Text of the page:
C+S May 2022 Vol. 8 Issue 5 (web)

With increasing concerns over climate change, public sector demand for more sustainable build- ings and growing awareness of social respon- sibility, can prefabrication play a role in a more sustainable future? When it comes to sustainability, an owner will typically address the main components of a project which include the structure, HVAC system, and building envelope, incrementally. In doing so, a project may end up with a cutting-edge HVAC sys - tem that reduces energy consumption but may not integrate well with other building components and, as a result, fail to meet overall sustainability goals. When focusing completely on only one piece of the puzzle, there is often little left in the budget to address a building’s structural components or envelope in a similarly effective way. However, the industry has come a long way and a growing number of projects are taking advantage of advances in prefabrication and holistically op- timizing a building’s core integrated systems to maximize energy efficiency and performance, as well as occupant wellness and comfort. Sustainable Prefabrication in Action With goals to be carbon neutral by 2030, Califor - nia-based security provider, Fortinet, chose pre- Can Prefabrication Play a Role on the Path to Net-Zero? By Jon Mohle

fabrication to help meet sustainability goals for its new headquarters. The company, along with project stakeholders, worked closely with Clark Pacific to develop an early-stage prefabrication strategy that would holistically address the building’s structural, mechanical, and façade systems for the best possible outcomes. Clark Pacific manufactured and delivered the building’s structural and integrated thermally active radiant flooring which will help reduce en - ergy consumption and mechanical costs. As part of the building’s overall solution, the system provides 100 percent fresh air to building occupants and activates the structure’s mass as an energy storage solution. The wall panels were also fabricated at Clark Pacific’s Woodland facil - ity and delivered to the jobsite, shortening the project schedule by four months compared to traditional construction. LEED-Gold certified,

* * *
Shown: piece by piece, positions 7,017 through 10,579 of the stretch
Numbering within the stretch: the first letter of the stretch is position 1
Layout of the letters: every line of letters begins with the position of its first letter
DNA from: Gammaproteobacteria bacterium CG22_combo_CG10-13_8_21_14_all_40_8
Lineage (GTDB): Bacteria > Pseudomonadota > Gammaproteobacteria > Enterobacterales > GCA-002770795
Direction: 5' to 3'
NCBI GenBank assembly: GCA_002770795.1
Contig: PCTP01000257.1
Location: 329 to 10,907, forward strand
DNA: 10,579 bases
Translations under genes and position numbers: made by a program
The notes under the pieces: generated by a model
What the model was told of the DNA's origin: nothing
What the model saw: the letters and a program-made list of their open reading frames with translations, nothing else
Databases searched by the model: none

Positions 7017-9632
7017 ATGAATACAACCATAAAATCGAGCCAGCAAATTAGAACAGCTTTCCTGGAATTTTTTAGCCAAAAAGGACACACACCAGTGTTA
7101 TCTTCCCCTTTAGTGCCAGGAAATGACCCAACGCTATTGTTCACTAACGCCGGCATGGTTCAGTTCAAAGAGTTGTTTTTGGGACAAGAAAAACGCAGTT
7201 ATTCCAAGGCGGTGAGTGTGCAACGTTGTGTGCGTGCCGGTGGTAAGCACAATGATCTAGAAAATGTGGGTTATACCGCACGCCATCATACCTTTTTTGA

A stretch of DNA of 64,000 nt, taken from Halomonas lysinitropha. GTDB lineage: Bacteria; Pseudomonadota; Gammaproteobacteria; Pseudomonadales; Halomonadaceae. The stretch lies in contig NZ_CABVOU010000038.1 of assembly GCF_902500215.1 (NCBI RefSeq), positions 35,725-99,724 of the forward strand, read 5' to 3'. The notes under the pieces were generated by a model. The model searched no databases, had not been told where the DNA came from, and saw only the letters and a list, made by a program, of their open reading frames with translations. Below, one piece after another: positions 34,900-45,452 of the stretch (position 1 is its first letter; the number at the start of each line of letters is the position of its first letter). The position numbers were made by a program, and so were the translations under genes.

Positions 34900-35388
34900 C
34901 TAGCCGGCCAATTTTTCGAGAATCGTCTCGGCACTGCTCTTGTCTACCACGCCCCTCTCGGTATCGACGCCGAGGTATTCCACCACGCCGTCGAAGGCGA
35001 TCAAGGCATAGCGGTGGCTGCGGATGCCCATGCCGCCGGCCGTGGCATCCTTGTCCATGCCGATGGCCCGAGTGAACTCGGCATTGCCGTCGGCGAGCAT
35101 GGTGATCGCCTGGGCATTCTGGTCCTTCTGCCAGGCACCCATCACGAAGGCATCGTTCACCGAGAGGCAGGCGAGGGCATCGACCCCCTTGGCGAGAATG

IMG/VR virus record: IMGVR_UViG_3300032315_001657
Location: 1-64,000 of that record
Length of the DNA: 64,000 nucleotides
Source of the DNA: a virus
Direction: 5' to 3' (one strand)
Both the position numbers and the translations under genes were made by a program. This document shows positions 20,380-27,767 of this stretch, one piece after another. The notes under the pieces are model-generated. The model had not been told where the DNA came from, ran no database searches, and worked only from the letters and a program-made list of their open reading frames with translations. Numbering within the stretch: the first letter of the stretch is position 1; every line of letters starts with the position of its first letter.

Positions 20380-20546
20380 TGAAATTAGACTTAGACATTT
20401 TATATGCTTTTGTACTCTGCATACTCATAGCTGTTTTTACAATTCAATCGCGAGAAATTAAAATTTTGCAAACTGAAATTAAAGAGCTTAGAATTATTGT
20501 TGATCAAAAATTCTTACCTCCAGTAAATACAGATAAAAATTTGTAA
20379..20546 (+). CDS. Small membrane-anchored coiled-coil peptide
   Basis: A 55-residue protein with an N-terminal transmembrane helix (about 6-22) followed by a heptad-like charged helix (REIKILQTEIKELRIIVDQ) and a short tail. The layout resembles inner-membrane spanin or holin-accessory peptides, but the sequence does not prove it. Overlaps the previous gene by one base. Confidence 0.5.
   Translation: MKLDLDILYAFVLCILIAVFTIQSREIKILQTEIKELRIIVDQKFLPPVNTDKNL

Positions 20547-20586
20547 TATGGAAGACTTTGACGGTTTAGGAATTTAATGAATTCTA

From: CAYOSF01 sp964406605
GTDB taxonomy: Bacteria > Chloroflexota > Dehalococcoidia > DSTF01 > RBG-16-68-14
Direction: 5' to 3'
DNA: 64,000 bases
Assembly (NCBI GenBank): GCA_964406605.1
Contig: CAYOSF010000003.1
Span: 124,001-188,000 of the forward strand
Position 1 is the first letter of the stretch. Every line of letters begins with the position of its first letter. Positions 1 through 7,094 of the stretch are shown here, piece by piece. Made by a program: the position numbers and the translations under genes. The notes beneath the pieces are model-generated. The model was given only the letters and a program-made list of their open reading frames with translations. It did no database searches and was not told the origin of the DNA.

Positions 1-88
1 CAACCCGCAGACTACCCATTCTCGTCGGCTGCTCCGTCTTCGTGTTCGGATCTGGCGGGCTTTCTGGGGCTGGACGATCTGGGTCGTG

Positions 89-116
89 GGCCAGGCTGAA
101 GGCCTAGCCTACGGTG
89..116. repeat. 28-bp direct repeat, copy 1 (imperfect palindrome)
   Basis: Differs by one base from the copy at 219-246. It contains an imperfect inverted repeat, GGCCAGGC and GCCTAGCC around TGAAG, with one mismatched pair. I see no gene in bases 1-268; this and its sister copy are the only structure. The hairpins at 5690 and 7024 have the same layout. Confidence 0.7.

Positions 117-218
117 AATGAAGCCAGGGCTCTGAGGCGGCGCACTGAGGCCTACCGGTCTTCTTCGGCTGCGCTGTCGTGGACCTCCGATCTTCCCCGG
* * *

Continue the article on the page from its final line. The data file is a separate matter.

Fortinet’s headquarters uses 30 percent less energy than a standard building. Additionally, the building’s radiant system will save 76,600 gallons of water per year. However, Fortinet isn’t alone in its efforts to create more environ- mentally friendly buildings. Across sectors, construction projects are taking advantage of prefabrication to lower their carbon footprint. The University of California San Francisco’s new 595-unit student housing development, The Tidelands, leveraged prefabrication, becoming the institution’s first residential development to earn LEED Gold certifica - tion. The building envelope using glass-fiber-reinforced concrete was manufactured off site by Clark Pacific. Architect Kieran Timberlake conducted a facade sun exposure analysis to determine the impact of solar heat gain and as a result, billows and horizontal and vertical sunshades were built directly into the panels on sun-facing elevations.



May 2022

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